WIKIMEDIA, CDCThe fast spread of Zika, which is now impacting nearly 50 countries on three continents, in combination with our limited understanding of the virus and infection-related symptoms and how the ongoing outbreak in Brazil might affect the upcoming Olympic Games in Rio, has garnered significant attention for this emerging pathogen. However, this recent attention on the Zika virus could wane quickly, particularly after the completion of the Olympic Games—which will justifiably not be cancelled or postponed due to the outbreak—and as a result of more positive news on the diagnostics and vaccine development fronts. Therefore, the public’s concerns regarding the Zika virus—including the corresponding pressure on politicians to provide reasonable funding to fight its spread—should be utilized to develop broader and more encompassing strategies to combat mosquito-borne diseases in general.
Although the Zika virus can have severe consequences for the affected individuals, the global impact of the Zika virus pales in comparison to that of other mosquito-borne diseases. With more than half a million deaths each year, mosquito-borne diseases such as malaria, dengue, and yellow fever still represent one of the 10 most common causes of morbidity and mortality in low-income countries, highlighting the need for a broad strategy incorporating the variety of mosquito-borne diseases as well as regional and local circumstances.
In particular, the focus on a Zika vaccine—although important—could result in a misplaced illusion of protection, thereby removing the required attention and future financial backing to combat mosquito-borne diseases.
The economic framework for the development, production, storage, and application of vaccines targeting mosquito-borne diseases can be debilitating, especially for low-income countries. This problem is playing out in Africa, where multiple countries are currently reporting an outbreak of yellow fever, a vaccine-preventable mosquito-borne disease.
Furthermore, a recently marketed dengue vaccine highlights the possible limitations in efficacy encountered by vaccines protecting against mosquito-borne diseases. Vaccines often require multiple doses within well-defined time periods, could protect only against some of the existing genotypes of a particular causative agent, and/or may not be cost-effective. These factors contribute to a limited uptake, despite their protective abilities.
However, the biggest limitation of vaccines is that these products are targeted against a specific disease, while a general fight against the vector—mosquitoes—could effectively eliminate a broad spectrum of diseases. Therefore, vaccines should be only part of the public health strategy to combat mosquito-borne diseases.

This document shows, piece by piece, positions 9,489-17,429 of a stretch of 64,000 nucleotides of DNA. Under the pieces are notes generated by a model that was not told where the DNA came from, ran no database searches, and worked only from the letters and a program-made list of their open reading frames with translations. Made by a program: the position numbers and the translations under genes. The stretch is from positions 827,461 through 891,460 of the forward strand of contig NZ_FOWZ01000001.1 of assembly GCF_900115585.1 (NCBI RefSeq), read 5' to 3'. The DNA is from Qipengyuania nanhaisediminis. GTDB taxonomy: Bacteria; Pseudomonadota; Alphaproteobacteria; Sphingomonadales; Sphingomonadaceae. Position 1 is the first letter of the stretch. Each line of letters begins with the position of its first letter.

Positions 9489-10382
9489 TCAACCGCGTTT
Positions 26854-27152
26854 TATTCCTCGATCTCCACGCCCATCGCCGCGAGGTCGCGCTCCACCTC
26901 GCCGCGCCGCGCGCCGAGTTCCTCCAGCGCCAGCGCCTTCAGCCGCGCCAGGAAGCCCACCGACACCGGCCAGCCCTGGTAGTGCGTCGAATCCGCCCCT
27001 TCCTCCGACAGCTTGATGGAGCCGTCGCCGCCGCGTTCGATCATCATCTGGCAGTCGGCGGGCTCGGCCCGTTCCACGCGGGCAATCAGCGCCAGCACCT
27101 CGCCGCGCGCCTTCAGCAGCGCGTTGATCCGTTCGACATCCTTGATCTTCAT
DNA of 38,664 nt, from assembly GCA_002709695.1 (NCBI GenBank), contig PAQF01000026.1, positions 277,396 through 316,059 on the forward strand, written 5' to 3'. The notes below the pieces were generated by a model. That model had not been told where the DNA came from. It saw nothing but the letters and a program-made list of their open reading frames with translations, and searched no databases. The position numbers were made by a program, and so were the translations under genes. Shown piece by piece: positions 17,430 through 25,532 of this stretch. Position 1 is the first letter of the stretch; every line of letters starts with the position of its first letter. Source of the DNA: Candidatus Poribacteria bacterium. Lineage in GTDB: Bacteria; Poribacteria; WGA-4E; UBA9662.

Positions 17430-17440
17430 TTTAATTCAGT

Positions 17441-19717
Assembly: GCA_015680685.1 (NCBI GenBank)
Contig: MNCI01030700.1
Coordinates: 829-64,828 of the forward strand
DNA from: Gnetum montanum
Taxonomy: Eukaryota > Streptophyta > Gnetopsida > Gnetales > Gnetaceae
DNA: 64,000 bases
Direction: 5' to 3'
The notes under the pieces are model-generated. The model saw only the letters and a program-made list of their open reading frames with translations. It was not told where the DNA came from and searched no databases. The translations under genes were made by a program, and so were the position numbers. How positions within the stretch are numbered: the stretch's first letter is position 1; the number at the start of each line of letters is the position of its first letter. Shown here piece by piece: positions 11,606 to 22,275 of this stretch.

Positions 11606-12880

We currently have a diverse arsenal of possible methods—ranging from active methods including varies types of insecticides to passive methods like mosquito nets—to target the vector of mosquito-borne diseases. Unfortunately, each method has its strengths and weaknesses, and only a concerted approach—beyond national borders and tailored to the regional epidemiological and financial circumstances—can effectively diminish the threat of mosquito-borne diseases by severely reducing the vector populations.
For example, the current concerns regarding the continued spread of the Zika virus could be instrumental in expanding field trials evaluating the efficacy and safety of genetically engineered mosquitoes, a possibly highly effective tool that could also be translatable to diseases caused by other vectors. Several approaches, ranging from radiation to CRISPR-Cas9, have been used to genetically modify mosquitoes, all potentially able to severely lower mosquito population sizes, both short- and long-term, depending on the technique. However, without the imminent threat of a disease, these techniques have only a low chance of broad application due to public skepticism towards genetically engineered organisms.
The current attention focused on the mosquitoes could also be utilized to improve public understanding of the vector, its breeding and feeding behaviors, and, ultimately, including the public in the fight against mosquitoes.
As noted in a recent GlobalData white paper, the ongoing Zika outbreak should not be seen as an isolated event, but rather as an ongoing problem of vector-borne diseases affecting human health. By addressing the wider spectrum of mosquito-borne diseases instead of focusing only on the Zika virus, we can develop strategies that are not only applicable to the current threats, including Zika, malaria, and dengue, but also could possibly combat novel mosquito-borne diseases that will emerge in the future.
Mirco Junker is a healthcare analyst at GlobalData, covering infectious diseases.